Wednesday March 15th, 2007: Sparta Prague 0 - Arsenal 2 (Fabregas, Hleb)
'Telling stories is telling lies'. Not like telling lies, you notice. As soon as you embark on that first fork-tongued once of your "Once upon a time.." you've become, in effect a liar. But then...
Once upon a time, a group of us would kick a ball about on Twickenham Green. Most Sundays this bunch known mainly by their nicknames, common names distinguished by their team affiliations; Blackburn Dave, Brentford Dave, Grassy Noel, Squeaky Paul, Marky Mark, John Gilhooligan, would meet up try to get the ball between the jumpers. "Mobile phones for goalposts!" we'd laugh, when laying out the pitch, a parody of Paul Whitehouse and his Ron Manager turn. Also among our number was Eric, whose parents ran the Tai Fox Chinese takeaway in the high street. He was an athletic 'keeper, a good outfield player too, and looked like a young Jackie Chan. We called him Eric Cantonese.
That's all true, even though it sounds like something you might read in a storybook. This is all true too: on that same green, my father played cricket for Middlesex schoolboys - the first Twickenham boy to represent his county on the local track for countless years, if not ever. Here's a photo of him, proudly sporting his colours by way of proof.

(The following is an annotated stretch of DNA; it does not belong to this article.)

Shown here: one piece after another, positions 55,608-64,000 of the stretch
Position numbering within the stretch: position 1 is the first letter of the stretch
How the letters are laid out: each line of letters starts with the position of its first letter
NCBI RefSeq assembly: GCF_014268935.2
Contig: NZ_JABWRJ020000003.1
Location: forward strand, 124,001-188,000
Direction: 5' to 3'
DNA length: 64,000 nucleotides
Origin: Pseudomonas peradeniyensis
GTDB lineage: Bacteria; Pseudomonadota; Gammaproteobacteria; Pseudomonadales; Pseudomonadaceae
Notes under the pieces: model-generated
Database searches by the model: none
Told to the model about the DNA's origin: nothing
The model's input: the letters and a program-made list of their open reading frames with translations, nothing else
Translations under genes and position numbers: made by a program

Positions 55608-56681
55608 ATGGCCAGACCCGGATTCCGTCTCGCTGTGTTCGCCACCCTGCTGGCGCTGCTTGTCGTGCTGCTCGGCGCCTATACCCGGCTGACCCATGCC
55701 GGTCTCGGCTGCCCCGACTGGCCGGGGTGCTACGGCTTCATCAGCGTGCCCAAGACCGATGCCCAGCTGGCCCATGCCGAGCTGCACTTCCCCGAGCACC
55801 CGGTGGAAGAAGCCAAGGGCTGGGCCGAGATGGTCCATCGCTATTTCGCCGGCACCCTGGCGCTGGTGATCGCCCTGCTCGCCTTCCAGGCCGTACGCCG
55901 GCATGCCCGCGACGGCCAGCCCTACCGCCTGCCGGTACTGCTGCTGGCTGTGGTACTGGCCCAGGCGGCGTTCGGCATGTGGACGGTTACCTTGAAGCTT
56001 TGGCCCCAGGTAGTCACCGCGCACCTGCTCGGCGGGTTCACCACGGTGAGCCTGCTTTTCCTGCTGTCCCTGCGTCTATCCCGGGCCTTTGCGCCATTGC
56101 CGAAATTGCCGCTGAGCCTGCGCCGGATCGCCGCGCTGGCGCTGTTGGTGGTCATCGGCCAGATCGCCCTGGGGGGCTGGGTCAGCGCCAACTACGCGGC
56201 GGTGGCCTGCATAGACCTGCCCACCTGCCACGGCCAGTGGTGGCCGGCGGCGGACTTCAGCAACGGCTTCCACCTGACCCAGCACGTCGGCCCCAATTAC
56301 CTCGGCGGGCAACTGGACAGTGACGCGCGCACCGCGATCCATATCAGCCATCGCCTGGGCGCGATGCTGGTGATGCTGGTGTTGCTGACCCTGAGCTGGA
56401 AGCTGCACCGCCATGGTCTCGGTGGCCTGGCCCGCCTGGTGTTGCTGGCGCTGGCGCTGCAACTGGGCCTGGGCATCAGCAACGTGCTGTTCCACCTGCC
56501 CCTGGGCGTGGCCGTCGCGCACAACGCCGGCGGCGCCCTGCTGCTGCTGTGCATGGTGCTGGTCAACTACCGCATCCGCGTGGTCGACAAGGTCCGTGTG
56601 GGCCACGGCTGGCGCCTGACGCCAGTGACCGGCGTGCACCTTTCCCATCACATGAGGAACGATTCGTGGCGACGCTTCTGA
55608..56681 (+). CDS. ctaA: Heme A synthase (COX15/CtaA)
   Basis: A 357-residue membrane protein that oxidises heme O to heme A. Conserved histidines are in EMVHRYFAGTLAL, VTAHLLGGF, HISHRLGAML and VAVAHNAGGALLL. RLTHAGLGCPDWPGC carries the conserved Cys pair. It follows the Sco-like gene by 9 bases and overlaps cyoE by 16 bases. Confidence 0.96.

He was presented with a commemorative bat by Sir Jack Hobbs for best schoolboy average and later offered an apprenticeship at Lords. The lad had promise. He turned it down, though. The job he'd tie himself to for thirty-odd years paid a shilling a week more. Times were hard. Later he'd swap passes with his son, who seemed happier sliding over the grass so as to green his shorts and look like a footballer on the telly than acquiring ball skills. They'd hoof about for hours by the same decaying pavilion he'd walked out from all those years ago with pride, the silver sky yellowing as the Heathrow engines roared.
There's a cafe there now so it stays open when they're not playing a game. They've done it up nicely. Mothers stop for coffee there after dropping off the kids at the school behind it. You see lots of fathers with their kids at weekends, in the generous shade of the horse chestnut trees, trying hard not to hit the plastic stumps or tie their young offspring into knots with their patented body swerves. It's a very happy place now, the only regular sadness occasioned by the floral tributes remembering Amelie, the young French student murdered there.
That was all true. That is all true. So do we really need stories to jazz it all up? Change the young cricketer to a promising centre half, perhaps? The symmetry would suit the narrative better, at least. Why not call him Alex, to mirror the hoped for hero of this season's storyline? But then, why not just shut up and watch the football? Why the need to write at all?
To commemorate, I suppose. To celebrate or mourn. I wrote the following last night, waiting to watch Match of the Day: